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Plungod for his sense, but found no bottom there,
125 Fruits of dull Heat, and Sooterkins of Wit.
Ver. 121. Round him much Embryo, &c.] In the former Editions thus,
He rolld his eyes that witness’d huge dismay,
Or which fond authors were so good to gild. 3. Or where, by sculpture made for ever known,
The page admires new beauties not its own.
our author : It was to give us obliquely a curious precept, or what Bossu calls a disguised sentence, that « Temperance is the life of Study." The language of poefy brings all into action; and to represent a Critic encompassed with books but without a fupper, is a picture which lively expresseth how much the true Critic prefers the diet of the mind to that of the body, one of which he always caftigates, and often totally neglects for the
ter improvement of the other. SCRIBL. But since the discovery of the true Hero of the poem, may we not add, that nothing was so natural, after so great a loss of money at dice, or of Reputation by his Play, as that the Poet should have no great stomach to eat a supper? Besides, how well has the Poet consulted his Heroic Character, in adding that he swore all the time?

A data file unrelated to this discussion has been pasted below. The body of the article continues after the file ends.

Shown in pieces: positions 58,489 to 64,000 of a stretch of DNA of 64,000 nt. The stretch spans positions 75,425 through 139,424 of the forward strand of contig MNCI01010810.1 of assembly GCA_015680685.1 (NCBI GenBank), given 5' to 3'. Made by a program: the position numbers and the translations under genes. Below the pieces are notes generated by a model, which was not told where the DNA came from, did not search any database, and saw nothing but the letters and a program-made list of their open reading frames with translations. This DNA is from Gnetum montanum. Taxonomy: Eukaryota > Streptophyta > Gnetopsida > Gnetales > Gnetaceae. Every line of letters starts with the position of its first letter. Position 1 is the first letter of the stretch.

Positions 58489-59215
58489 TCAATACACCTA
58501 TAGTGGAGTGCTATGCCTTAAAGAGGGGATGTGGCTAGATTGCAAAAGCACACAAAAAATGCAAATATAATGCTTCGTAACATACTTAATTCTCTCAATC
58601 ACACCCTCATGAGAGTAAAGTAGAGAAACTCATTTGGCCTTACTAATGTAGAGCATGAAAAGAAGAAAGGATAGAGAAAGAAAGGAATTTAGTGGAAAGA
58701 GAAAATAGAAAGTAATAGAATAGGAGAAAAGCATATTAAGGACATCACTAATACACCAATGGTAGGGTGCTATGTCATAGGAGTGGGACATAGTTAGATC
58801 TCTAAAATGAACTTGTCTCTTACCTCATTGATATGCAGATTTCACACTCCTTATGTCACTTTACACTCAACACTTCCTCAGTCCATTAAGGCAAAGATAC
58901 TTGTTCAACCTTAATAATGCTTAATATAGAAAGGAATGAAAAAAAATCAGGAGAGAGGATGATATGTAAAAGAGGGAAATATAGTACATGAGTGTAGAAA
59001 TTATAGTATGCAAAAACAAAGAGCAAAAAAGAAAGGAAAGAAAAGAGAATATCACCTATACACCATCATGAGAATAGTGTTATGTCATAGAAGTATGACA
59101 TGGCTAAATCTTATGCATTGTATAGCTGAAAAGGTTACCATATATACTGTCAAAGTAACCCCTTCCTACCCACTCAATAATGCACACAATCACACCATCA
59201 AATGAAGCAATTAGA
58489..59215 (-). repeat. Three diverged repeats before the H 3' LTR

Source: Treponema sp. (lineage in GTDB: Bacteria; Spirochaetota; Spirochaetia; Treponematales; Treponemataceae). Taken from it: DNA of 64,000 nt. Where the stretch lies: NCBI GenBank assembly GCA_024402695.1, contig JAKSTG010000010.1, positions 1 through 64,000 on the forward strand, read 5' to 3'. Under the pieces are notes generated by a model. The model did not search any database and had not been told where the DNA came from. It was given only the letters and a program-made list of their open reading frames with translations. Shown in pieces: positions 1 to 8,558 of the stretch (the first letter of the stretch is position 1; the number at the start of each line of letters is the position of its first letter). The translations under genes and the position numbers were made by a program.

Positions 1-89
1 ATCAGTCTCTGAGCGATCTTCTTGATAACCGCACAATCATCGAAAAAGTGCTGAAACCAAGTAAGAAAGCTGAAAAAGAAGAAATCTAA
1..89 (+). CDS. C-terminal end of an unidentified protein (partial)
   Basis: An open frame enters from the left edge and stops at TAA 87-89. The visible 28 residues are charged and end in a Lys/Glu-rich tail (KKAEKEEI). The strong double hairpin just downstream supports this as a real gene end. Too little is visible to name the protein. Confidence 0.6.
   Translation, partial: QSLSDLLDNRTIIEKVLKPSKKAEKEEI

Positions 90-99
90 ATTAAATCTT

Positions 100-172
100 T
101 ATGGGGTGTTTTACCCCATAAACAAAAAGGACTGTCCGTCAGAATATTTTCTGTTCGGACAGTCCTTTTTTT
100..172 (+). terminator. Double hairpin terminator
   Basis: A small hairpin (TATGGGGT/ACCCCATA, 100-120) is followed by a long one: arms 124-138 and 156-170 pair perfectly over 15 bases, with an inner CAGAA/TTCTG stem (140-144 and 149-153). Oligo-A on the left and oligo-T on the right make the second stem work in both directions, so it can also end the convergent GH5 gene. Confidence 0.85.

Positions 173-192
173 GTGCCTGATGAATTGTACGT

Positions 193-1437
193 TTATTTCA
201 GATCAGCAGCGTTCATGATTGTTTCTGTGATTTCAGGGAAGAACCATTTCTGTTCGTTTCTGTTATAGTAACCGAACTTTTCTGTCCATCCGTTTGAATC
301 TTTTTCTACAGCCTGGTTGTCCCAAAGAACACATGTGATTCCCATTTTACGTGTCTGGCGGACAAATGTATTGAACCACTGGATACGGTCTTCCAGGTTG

Next, o'er his Books his eyes began to roll,
Ver. 131. poor Fletcher's half-eat scenes.] A great number of them taken out to patch up his Plays.
Ver. 132. The Frippery] “ When I fitted up an old
play, it was as a good housewife will mend old linen, so when she has not better employment..” Life, p. 237, Otavo.
Ver. 133. hapless Shakespeare, &c.] It is not to be doubted but Bays was a subscriber to Tibbald's Shakefpeare. He was frequently liberal in this way; and, as he tells us, “ fubscribed to Mr. Pope's Homer, out of
pure Generosity and Civility; but when Mr. Pope “ did so to his Nonjuror, he concluded it could be no
thing but a joke." Letter to Mr. P. p. 24.
This Tibbald, or Theobald, published an edition of Shakespeare, of which he was so proud himself as to fay, in one of Milt's Journals, June 8, “ That to expose
any Errors in it was impracticable.” And in another, April 27
“ That whatever care might for the future be “ taken by any other Editor, he would still give above “ five hundred emendations, that shall escape them all."
Ver. 134. With'd he had blotted) It was a ridicu lous praise which the Players gave to Shakespeare, " that “ he never blotted a line.” Ben Jonson honestly wished he had blotted a thousand ; and Shakespeare would certainly have wished the same, if he had lived to see those alterations in his works, which, not the Actors only
The rest on Outside merit but prefume,
REMARKS. (and especially the daring Hero of this Poem) have made on the Stage, but the presumptuous Critics of our days in their Editions.
Ver. 135. The rest on Outside merit, &c.] This Library is divided into three parts: the first consists of thofe authors from whom he stole, and whose works he mangled; the fecond of such as fitted the thelves, or were gilded for show, or adorned with pi&tures: the third class our author calls folid learning, old bodies of Divinity, old Commentaries, old English Printers, or old English Translations: all very voluminous, and fit to erect altars to Dulness.
Ver. 141. Ogilby the great;] “ John Ogilby was
one, who from a late initiation into literature, made ss such a progress as might well style him the prodigy